Mining magnate Andrew "Twiggy" Forrest will be paid a dividend of more than $102 million after his flagship company exceeded expectations for both profit and dividend flows in the 2013 financial year.
Fortescue Metals Group's net profit of $US1.74 billion ($1.93 billion) enabled the iron ore miner to pay out a 10¢ fully franked dividend to its army of shareholders on Thursday.
That dividend was more than double the 4¢ dividend that Credit Suisse was expecting, and will ensure a lucrative pay day for Mr Forrest, who founded Fortescue and remains its chairman and biggest shareholder with almost 33 per cent of the company.
Fortescue has more than $US10 billion of debt to pay down over the next decade, but chief executive Nev Power said the financial result was good enough to allow the company to pay down debt and reward shareholders.
"The dividend reflects a couple of things, predominantly the strong underlying financial performance that we've got in the company and the confidence we have got in that continuing," he said, adding that the board found the dividend decision an easy one to make.
Such a strong result seemed unlikely 11 months ago, when a sharp slump in iron ore prices sent Fortescue into a short-lived debt crisis.
Fortescue emerged from that crisis with fewer staff, higher levels of debt spread over a longer time-frame and serious doubts over its ability to service the debt.
But in 2013 at least, the company's growth successfully outpaced the weakening of the iron ore price.
The average price Fortescue received for its iron ore fell by 13 per cent compared with the previous year, yet exports increased by just over 40 per cent and overall revenues rose 21 per cent.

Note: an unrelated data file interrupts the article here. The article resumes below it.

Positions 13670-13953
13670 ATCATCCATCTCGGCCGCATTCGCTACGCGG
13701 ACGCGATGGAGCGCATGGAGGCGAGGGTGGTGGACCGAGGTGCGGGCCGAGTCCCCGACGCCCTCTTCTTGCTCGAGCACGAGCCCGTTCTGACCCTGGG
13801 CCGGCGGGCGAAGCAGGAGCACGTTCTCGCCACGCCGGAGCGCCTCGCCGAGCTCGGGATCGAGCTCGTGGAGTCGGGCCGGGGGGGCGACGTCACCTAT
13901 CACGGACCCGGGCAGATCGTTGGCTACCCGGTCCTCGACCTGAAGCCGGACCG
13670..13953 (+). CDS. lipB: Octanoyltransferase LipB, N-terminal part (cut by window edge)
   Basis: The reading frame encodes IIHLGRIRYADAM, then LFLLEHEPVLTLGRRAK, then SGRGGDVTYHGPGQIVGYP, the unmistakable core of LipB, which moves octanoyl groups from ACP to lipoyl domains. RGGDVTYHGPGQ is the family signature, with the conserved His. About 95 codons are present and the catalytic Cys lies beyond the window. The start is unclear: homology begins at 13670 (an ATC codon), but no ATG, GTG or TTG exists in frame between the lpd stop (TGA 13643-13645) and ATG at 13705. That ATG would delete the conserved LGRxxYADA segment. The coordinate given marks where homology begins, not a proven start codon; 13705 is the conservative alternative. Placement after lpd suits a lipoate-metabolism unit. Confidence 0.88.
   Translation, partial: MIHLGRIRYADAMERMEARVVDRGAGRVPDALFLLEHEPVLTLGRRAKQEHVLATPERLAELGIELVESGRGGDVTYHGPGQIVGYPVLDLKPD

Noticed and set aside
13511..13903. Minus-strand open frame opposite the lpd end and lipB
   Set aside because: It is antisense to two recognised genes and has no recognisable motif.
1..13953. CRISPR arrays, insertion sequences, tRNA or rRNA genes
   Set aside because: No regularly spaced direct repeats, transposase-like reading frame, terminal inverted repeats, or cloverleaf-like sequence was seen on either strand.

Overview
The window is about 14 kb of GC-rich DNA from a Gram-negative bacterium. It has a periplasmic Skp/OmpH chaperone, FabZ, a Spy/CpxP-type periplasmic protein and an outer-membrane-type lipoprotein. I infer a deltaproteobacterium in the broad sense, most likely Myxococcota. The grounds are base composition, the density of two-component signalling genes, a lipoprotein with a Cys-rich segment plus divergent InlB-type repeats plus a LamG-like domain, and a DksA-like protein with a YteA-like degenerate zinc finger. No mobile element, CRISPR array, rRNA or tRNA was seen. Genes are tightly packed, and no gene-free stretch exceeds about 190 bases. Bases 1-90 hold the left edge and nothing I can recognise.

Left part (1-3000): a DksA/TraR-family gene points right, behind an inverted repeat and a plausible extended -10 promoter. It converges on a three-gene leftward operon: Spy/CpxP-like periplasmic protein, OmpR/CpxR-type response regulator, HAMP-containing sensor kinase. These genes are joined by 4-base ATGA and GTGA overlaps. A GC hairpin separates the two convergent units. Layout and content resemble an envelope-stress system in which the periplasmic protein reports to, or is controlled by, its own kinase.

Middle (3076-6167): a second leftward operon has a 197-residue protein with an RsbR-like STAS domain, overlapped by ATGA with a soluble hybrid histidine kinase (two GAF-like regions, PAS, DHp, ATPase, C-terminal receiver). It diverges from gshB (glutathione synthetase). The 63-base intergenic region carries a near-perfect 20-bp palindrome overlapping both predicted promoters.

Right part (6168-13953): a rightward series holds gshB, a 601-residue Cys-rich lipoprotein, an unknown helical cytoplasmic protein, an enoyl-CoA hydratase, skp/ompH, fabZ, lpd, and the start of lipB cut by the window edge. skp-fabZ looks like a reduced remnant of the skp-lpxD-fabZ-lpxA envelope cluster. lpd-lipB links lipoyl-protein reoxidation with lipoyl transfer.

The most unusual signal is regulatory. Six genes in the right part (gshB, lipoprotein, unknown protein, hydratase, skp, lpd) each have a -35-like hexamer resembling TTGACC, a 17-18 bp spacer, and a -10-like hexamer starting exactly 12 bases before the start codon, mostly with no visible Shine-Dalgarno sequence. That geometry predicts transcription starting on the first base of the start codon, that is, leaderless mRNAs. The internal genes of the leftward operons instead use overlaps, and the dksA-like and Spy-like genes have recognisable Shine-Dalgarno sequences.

The equation was further helped by cutting about $US400 million in costs out of the business.
This time last year Fortescue needed the iron ore price to stay above $US90 a tonne to break even, but on Thursday Mr Power said Fortescue could break even with an iron ore price between $US70 and $US75 a tonne.
A tonne of iron ore was fetching $US137.80 on Thursday and Mr Power said he expected it to continue trading between $US110 and $US130 a tonne in the near term.
Fortescue expects to increase iron ore exports by a further 65 per cent in the 2014 financial year.
The company will begin paying down debt before Christmas 2013, despite its first repayment not being due until about Christmas 2015.
For close to a year now Fortescue has been seeking to sell a stake in its port and rail assets as a central plank in its efforts to pay down debt.
But a sale has looked increasingly unlikely in recent weeks, as Fortescue's improving position removed the urgency for a sale.
Mr Power stressed the sell-down remained a live option, but would not happen unless a fair price was forthcoming.
Investors responded warmly to the result, pushing Fortescue shares 17¢ higher to $4.26.
Fortescue also confirmed that it had recently set up a small subsidiary company in Mozambique.
The company - known as "African Fortescue" - is not yet producing anything, and Mr Power would not say which type of commodity it would pursue.
"There is no significant activity there at all, but we see Africa as highly prospective in the longer term," he said.